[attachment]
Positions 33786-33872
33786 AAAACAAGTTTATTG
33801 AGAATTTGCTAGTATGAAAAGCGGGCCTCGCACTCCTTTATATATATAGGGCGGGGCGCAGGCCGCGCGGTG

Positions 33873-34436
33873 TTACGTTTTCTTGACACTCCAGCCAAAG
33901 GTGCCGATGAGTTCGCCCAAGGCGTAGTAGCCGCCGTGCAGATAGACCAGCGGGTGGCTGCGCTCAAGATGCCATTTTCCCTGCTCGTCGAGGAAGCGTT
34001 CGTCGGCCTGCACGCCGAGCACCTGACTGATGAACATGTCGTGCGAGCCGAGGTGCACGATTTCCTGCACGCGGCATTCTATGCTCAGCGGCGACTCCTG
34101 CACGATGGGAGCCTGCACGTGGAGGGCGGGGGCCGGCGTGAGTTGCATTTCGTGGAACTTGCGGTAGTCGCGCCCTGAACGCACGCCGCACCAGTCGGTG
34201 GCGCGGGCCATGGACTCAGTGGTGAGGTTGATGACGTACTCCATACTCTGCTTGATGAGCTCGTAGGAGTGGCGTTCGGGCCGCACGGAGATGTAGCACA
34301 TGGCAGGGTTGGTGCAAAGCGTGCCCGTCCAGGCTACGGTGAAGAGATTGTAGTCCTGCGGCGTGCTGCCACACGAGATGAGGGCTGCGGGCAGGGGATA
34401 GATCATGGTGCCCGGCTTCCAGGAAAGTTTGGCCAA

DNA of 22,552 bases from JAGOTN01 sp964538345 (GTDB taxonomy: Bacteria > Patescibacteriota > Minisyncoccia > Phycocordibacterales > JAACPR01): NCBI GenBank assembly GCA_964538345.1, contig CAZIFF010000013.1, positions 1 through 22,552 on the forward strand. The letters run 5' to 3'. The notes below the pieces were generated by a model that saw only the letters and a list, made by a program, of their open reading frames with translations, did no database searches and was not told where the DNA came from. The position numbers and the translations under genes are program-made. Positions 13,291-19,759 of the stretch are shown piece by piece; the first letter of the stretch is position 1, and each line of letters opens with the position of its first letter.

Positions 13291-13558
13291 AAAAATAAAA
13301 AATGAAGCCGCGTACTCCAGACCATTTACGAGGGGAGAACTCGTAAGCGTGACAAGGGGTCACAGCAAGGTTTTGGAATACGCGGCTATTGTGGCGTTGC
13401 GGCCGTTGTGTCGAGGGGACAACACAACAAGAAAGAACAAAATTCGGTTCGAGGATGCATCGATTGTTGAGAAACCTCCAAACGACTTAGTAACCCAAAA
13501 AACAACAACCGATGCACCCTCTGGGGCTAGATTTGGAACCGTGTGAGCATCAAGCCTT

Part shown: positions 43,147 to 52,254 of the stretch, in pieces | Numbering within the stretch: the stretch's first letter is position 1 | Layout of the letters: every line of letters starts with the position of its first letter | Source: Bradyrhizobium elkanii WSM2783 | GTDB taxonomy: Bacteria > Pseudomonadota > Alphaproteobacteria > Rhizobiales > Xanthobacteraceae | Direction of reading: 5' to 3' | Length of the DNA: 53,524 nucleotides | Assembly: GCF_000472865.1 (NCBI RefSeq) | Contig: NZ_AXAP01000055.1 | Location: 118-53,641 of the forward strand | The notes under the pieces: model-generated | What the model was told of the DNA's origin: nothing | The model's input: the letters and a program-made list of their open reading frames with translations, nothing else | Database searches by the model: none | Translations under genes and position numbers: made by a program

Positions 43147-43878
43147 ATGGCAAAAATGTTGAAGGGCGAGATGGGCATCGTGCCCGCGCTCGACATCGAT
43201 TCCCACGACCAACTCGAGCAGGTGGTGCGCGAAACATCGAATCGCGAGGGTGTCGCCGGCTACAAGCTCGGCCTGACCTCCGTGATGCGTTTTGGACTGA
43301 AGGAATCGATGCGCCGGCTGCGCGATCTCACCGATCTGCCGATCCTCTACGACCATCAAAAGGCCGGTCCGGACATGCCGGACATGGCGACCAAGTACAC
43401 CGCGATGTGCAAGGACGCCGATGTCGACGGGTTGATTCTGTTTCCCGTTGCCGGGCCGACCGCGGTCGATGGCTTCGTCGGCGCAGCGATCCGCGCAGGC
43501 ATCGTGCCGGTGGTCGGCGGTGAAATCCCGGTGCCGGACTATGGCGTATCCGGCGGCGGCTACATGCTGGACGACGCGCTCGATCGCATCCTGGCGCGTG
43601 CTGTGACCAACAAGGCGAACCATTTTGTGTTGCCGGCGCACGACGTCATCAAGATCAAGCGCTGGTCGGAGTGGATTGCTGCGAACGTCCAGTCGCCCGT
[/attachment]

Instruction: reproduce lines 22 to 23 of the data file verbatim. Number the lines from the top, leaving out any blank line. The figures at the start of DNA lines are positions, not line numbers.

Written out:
43301 AGGAATCGATGCGCCGGCTGCGCGATCTCACCGATCTGCCGATCCTCTACGACCATCAAAAGGCCGGTCCGGACATGCCGGACATGGCGACCAAGTACAC
43401 CGCGATGTGCAAGGACGCCGATGTCGACGGGTTGATTCTGTTTCCCGTTGCCGGGCCGACCGCGGTCGATGGCTTCGTCGGCGCAGCGATCCGCGCAGGC